As Chris noted earlier this morning, today is Poem in Your Pocket Day. The rules are simple enough, but I may need a bigger pocket. For one thing, I can’t make up my mind as to what my favorite poem is. And second, I have this bad tendency toward long poems.
The wall on my office at work features portraits of four great poets: TS Eliot, William Butler Yeats, Dylan Thomas and Charles Wright. I love writers like Shakespeare (duh) and Blake and Donne and Arnold, to name a few, but these four are my favorites. It follows, then, that one of them is potentially responsible for my favorite poem, right?
Here are the candidates:
Eliot: “The Waste Land”: Many students have had this heavy, dark master work forced upon them, and experience tells me that most didn’t appreciate it. However, the poet in me has never shaken the influence it exerted. Even today, a good 30+ years after my first encounter with the Unreal City, it’s hard for me to write without being powerfully conscious of Eliot’s presence. Read more
…and win a prize!
Recently I was moving into my new office and decided to do something at least a little interesting on my walls. First I put these together – artistic treatments of my four favorite poets: Eliot, Yeats, Thomas and Charles Wright, who is probably our greatest living versificationist. Read more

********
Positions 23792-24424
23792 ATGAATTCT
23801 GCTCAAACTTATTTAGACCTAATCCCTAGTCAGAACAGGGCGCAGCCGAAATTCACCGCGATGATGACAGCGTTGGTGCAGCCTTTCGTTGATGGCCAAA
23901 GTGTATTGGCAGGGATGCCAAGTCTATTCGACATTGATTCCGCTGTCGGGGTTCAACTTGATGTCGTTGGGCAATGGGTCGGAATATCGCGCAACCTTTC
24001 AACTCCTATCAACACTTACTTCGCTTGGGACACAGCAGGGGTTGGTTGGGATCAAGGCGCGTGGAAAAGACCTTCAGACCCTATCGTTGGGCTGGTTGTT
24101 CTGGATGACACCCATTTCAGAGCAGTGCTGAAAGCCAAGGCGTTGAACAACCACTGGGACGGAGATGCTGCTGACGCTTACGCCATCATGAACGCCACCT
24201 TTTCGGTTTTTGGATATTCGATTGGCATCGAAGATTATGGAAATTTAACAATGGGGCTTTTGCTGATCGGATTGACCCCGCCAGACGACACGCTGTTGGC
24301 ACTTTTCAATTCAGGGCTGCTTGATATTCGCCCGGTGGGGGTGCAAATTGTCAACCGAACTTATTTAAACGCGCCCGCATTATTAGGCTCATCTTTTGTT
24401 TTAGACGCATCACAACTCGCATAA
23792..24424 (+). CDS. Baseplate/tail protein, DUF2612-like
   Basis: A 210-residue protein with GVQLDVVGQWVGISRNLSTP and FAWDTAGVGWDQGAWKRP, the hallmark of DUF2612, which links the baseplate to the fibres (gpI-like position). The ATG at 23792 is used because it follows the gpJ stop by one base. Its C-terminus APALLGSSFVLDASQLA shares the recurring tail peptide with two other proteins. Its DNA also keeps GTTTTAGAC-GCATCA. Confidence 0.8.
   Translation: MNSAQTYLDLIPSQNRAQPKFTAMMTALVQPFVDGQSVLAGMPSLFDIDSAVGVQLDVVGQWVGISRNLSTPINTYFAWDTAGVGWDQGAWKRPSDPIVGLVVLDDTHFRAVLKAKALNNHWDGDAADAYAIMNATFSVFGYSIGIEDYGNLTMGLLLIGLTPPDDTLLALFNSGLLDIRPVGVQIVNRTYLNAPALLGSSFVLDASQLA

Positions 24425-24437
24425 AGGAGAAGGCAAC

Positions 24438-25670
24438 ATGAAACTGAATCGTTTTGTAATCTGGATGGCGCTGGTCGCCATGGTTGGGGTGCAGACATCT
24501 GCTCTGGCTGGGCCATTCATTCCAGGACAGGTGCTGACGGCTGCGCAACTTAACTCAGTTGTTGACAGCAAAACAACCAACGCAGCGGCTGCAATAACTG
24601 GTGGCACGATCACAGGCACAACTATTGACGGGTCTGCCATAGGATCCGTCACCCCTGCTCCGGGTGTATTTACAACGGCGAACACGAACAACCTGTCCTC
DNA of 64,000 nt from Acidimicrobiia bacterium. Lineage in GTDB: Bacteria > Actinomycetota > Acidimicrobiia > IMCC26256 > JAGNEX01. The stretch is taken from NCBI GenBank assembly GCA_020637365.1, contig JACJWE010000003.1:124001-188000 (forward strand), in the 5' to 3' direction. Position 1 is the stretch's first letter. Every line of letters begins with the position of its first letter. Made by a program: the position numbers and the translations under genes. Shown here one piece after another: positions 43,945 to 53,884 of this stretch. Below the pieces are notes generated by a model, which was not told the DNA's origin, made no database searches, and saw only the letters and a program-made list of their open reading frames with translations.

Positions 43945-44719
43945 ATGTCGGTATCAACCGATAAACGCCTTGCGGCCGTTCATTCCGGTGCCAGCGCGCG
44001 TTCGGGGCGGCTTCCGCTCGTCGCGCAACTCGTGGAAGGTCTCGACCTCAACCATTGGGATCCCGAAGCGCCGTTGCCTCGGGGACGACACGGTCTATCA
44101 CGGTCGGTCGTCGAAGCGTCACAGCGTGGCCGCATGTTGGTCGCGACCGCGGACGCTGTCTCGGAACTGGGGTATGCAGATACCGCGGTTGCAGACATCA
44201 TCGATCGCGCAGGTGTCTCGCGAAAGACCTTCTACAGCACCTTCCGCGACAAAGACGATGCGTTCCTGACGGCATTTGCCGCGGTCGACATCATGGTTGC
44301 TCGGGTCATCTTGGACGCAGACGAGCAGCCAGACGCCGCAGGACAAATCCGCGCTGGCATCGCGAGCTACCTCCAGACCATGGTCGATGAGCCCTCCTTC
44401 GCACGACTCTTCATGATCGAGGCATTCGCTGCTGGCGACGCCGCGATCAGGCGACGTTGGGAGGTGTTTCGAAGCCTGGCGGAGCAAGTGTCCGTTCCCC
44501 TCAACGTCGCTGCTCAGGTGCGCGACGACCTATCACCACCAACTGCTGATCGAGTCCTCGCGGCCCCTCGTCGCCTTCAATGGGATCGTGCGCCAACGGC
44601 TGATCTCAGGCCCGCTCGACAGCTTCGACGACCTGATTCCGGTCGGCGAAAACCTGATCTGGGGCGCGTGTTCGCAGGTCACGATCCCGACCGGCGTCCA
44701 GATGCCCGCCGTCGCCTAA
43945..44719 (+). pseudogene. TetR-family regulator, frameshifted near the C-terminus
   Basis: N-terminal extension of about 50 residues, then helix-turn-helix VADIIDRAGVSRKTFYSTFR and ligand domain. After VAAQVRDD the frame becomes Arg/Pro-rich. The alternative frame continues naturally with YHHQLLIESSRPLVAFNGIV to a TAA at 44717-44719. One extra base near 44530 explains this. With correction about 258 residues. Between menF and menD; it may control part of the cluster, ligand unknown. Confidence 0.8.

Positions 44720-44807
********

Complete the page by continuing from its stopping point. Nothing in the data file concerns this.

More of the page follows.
“I’m interested in what motivates you, and how you understand the world.” He glanced sideways at her. “Rausch tells me you’ve written about music.”
“Sixties garage bands. I started writing about them when I was still in the Curfew.””Were they an inspiration?”
She was watching a fourteen-inch display on the Maybach’s dash, the red cursor that was the car proceeding along the green line that was Sunset. She looked up at him. “Not in any linear way, musically. They were my favorite bands. Are,” she corrected herself.
– William Gibson, Spook Country
I’ve always been intrigued by the curious dynamic of influence. Read more
[An artist] should copy the masters and re-copy them, and after he has given every evidence of being a good copyist, he might then reasonably be allowed to do a radish, perhaps, from Nature. – Edgar Degas
I went to see the “Inspiring Impressionism” exhibit yesterday at the Denver Art Museum and came away struck by how remarkably it addressed questions of influence and originality in art, issues that have long been central to my own thinking and writing. As a poet, I’ve long been aware of the debt I owe the masters whose genius has shaped my own work, and if my efforts pale in comparison, they’re at least less meager than they would have been had I not spent so much time in the company of Donne, Shakespeare, Yeats, Hopkins, Wright, Thomas, and perhaps most especially, Eliot. Read more